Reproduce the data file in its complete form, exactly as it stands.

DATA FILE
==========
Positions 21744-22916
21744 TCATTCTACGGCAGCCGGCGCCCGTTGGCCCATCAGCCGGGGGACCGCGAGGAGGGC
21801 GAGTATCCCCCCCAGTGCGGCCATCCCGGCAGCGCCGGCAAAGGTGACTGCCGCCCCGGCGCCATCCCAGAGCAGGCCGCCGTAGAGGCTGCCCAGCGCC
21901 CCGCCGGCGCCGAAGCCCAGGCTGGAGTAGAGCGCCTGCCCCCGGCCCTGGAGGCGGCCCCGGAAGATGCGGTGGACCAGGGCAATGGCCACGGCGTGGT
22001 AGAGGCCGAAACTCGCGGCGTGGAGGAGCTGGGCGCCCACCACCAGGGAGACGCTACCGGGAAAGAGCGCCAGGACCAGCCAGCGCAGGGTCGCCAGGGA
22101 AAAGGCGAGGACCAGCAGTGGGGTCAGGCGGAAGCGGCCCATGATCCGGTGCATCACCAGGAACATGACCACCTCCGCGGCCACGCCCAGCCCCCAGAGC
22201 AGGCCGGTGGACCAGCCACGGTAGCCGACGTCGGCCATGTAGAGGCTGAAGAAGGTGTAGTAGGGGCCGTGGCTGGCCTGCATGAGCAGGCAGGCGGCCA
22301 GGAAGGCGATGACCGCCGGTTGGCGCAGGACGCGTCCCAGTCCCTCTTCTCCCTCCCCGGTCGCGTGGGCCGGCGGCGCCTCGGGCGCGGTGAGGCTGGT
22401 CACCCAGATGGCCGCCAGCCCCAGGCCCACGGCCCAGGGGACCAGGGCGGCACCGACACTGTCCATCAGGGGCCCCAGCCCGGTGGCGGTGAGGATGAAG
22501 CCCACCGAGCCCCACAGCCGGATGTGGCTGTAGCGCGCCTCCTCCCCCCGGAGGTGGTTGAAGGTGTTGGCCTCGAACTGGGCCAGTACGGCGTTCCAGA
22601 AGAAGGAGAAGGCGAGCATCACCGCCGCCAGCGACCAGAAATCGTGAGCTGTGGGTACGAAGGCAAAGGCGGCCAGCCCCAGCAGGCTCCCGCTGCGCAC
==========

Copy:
Positions 21744-22916
21744 TCATTCTACGGCAGCCGGCGCCCGTTGGCCCATCAGCCGGGGGACCGCGAGGAGGGC
21801 GAGTATCCCCCCCAGTGCGGCCATCCCGGCAGCGCCGGCAAAGGTGACTGCCGCCCCGGCGCCATCCCAGAGCAGGCCGCCGTAGAGGCTGCCCAGCGCC
21901 CCGCCGGCGCCGAAGCCCAGGCTGGAGTAGAGCGCCTGCCCCCGGCCCTGGAGGCGGCCCCGGAAGATGCGGTGGACCAGGGCAATGGCCACGGCGTGGT
22001 AGAGGCCGAAACTCGCGGCGTGGAGGAGCTGGGCGCCCACCACCAGGGAGACGCTACCGGGAAAGAGCGCCAGGACCAGCCAGCGCAGGGTCGCCAGGGA
22101 AAAGGCGAGGACCAGCAGTGGGGTCAGGCGGAAGCGGCCCATGATCCGGTGCATCACCAGGAACATGACCACCTCCGCGGCCACGCCCAGCCCCCAGAGC
22201 AGGCCGGTGGACCAGCCACGGTAGCCGACGTCGGCCATGTAGAGGCTGAAGAAGGTGTAGTAGGGGCCGTGGCTGGCCTGCATGAGCAGGCAGGCGGCCA
22301 GGAAGGCGATGACCGCCGGTTGGCGCAGGACGCGTCCCAGTCCCTCTTCTCCCTCCCCGGTCGCGTGGGCCGGCGGCGCCTCGGGCGCGGTGAGGCTGGT
22401 CACCCAGATGGCCGCCAGCCCCAGGCCCACGGCCCAGGGGACCAGGGCGGCACCGACACTGTCCATCAGGGGCCCCAGCCCGGTGGCGGTGAGGATGAAG
22501 CCCACCGAGCCCCACAGCCGGATGTGGCTGTAGCGCGCCTCCTCCCCCCGGAGGTGGTTGAAGGTGTTGGCCTCGAACTGGGCCAGTACGGCGTTCCAGA
22601 AGAAGGAGAAGGCGAGCATCACCGCCGCCAGCGACCAGAAATCGTGAGCTGTGGGTACGAAGGCAAAGGCGGCCAGCCCCAGCAGGCTCCCGCTGCGCAC